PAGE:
April 21, 2017

Dealing With Discrimination

Dealing With Discrimination: The Workplace & On Campus

Discrimination within the workplace occurs across the United States on a daily basis. Unfortunately, this is not an issue of the past— issues such as, racism and sexism are very much alive. Being discriminated against can create dangerous environments. Women, people of color, those who identify as LGBTQ, the disabled, and other minority groups have experienced discrimination at one point or another in their lives whether it was at home, school, or the workplace.

In late February I sat down with Dr. Esmilda Abreu, Ph.D., Pratt Institute’s Assistant Vice President for Student Affairs and Title IX Coordinator, to discuss injustices in the workplace and the classroom, why discrimination still occurs, and the importance of inclusivity.


Career Ambassador: In 2017 people still experience injustices at work, due to their race, gender, gender identity, sexual orientation, religion, disability, and age. Why do you think this still occurs?

Dr. Esmilda Abreu: Schematas are preconceived notions people have about certain groups of people. Since discrimination is often learned unconsciously, we have to unlearn our bias consciously and with intention. This can be difficult, but can be done. People tend to become open to accepting those of different backgrounds through genuine connections, rather than pushing differences upon them. Unfortunately, discrimination will never go away. Humans will always find a way to categorize others based off differences.*


CA: Why do you believe it is important to have an inclusive and diverse workplace?

Dr. Esmilda Abreu: The goal for the workplace is inclusion, not diversity. This is because to have a diverse work environment means to have an eclectic group of people. Meanwhile, inclusivity includes the idea of diversity and equity. It is important to have an inclusive environment within the workplace since it allows everyone to feel comfortable and represented.


CA: What are some examples, or red flags that a student should be aware of if they (or a co-worker) are experiencing discrimination at their job?

Dr. Esmilda Abreu: A red flag situation would be if there is refusal or lack of willingness from a supervisor to address an employer’s concern. An example of this would be if there is no outlet or system established for employers to address complaints. Another red flag situation would be if there is tokenism occurring. Tokenism occurs when employers are recruiting a small number of people from underrepresented groups, in order to give the appearance of sexual or racial equality within a workforce. It is essential to know the process for lodging a complaint about discrimination, and to be aware if no process exists.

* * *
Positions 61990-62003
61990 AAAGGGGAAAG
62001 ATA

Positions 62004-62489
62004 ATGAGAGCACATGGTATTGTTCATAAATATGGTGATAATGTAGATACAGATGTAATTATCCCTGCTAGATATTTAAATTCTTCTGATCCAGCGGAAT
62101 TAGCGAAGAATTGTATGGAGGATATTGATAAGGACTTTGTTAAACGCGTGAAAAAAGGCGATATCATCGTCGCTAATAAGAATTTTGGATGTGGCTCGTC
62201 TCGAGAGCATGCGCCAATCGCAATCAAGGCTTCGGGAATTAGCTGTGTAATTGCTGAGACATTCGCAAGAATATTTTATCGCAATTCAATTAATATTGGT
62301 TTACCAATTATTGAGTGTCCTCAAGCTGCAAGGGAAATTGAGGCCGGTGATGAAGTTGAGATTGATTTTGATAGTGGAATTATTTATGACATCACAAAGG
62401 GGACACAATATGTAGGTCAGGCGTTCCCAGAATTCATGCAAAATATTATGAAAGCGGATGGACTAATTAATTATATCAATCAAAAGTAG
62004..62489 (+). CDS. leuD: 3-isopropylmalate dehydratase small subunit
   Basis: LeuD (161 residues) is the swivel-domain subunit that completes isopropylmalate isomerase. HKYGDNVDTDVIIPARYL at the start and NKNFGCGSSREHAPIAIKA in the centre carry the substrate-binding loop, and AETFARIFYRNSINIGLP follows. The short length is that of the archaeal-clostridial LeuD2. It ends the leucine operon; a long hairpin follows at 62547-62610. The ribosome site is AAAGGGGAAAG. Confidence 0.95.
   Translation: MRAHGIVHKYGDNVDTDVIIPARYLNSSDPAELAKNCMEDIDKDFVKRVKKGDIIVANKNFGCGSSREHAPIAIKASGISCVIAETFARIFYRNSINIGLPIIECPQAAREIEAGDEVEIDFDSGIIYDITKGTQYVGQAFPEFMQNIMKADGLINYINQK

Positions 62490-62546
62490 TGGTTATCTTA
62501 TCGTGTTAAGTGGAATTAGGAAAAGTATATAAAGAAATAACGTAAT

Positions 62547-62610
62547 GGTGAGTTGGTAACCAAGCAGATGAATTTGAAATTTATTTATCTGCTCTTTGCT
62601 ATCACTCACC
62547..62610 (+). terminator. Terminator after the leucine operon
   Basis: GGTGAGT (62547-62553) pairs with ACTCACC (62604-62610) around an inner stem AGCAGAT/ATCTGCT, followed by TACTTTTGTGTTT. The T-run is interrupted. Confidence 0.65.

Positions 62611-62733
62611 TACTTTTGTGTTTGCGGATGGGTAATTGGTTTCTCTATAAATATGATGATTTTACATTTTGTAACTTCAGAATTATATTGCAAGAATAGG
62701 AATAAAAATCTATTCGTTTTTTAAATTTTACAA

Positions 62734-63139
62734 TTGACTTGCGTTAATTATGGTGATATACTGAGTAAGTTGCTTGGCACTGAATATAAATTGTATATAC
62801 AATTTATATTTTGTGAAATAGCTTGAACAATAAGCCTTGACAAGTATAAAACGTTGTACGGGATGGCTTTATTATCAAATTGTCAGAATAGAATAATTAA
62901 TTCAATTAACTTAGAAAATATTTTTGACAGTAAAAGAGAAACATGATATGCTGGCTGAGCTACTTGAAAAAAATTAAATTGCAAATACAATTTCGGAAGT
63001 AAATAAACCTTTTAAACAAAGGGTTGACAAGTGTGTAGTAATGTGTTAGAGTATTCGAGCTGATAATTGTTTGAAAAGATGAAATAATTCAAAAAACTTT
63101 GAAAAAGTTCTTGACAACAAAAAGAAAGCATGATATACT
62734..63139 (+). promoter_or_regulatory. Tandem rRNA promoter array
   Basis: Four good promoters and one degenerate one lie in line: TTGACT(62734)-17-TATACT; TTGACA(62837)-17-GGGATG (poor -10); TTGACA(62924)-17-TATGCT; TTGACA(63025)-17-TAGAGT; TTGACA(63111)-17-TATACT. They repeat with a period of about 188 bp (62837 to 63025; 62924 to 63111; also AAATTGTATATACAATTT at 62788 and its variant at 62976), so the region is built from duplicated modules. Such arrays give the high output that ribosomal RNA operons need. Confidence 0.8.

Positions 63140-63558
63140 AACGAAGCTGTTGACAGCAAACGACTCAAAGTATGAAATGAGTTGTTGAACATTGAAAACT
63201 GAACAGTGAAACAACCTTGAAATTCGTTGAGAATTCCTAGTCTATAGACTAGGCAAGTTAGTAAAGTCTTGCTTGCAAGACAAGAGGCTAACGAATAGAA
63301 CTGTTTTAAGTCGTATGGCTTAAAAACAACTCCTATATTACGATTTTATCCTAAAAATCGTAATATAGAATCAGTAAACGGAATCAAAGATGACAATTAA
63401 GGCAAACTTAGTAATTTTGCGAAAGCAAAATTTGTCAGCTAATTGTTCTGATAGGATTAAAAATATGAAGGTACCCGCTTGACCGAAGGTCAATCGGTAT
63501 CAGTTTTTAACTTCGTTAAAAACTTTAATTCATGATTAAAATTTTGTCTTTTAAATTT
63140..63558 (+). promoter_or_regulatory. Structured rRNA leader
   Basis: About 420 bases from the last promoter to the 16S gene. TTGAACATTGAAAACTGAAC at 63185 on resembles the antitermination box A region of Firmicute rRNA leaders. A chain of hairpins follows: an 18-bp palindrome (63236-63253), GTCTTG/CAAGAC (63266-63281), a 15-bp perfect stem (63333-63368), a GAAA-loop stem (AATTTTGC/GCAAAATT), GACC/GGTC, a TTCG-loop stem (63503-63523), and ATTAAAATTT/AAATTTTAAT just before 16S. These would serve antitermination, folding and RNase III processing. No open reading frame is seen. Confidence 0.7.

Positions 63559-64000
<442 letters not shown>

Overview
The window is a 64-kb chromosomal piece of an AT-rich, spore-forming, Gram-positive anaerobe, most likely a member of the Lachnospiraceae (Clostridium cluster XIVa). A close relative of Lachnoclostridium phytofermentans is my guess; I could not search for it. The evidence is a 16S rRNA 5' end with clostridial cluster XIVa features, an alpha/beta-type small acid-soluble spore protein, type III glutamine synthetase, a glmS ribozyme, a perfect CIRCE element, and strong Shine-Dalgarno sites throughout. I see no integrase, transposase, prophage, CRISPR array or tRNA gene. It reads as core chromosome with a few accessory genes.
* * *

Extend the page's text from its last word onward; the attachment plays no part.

CA: For students who have faced racism, sexism, or been degraded by others for who they are, it can be daunting to begin entering the professional world. How can a student who is seen as a minority begin to carve their career path?

Dr. Esmilda Abreu: When someone who is considered a minority begins to make their way into their career path, they usually seek a mentor. Someone they can talk to. An inclusive workplace allows for this conversation to happen naturally. Remind yourself that intersection matters and makes up who you are!


CA: What resources does Pratt Institute offer when a student encounters discrimination?

Dr. Esmilda Abreu: There can unconscious oppression between students and the professor. Students come first. Our goal is to educate, empower, and advocate. Any student can make a report to me knowing it will be answered and remain confidential. We offer a good infrastructure to reach out and complain.


CA: How is Pratt currently dealing with issues of diversity and demonstrating inclusion amongst the student body?

Dr. Esmilda Abreu: The first step to take when dealing with issues of discrimination is to have a conversation. Pratt is currently working towards the Diversity Strategic Plan which has outlined several initiatives: Bias Education and Response Team (BERT), the Diversity Advocates (safe space program for all identities), and The Center for Equity and Inclusion. All are under the mission of Student Affairs Office. By August 2017, their new designated space will be completed. Although in 2014, Pratt was one of the first NYC campuses to offer gender neutral housing, we continue to actively take steps towards equity. Such that, we can reach our goal of a truly diverse and inclusive campus, which will empower students and create global citizenship.


CA: Any final thoughts or advice for the Pratt students reading this?

Dr. Esmilda Abreu: Remember everything you are and everything you are not, and how you can positively contribute to your work environment!


For further information or questions, visit the Student Affairs Office in the Main Building, across from the Center of Equity and Inclusion! If you have experienced discrimination on campus, contact Dr. Esmilda Abreu, or Jazmin Peralta; both of their offices are located in the Student Affairs Office.

*These are paraphrases of Dr. Esmilda Abreu’s answers, not direct quotes.

Written by: Michelle Olivo

April 14, 2017

Artist Spotlight: Leighanne Crawford


Communication Design Illustration. From Chicago, IL. My work is series of crazy characters and shapes that reflect my personality.





April 11, 2017

Artist Spotlight: Shannon Strickland

Architecture From East Moline, Illinois. My designs are playful investigations into how provocative concepts can manifest unique spaces that push the boundaries of what architecture can be.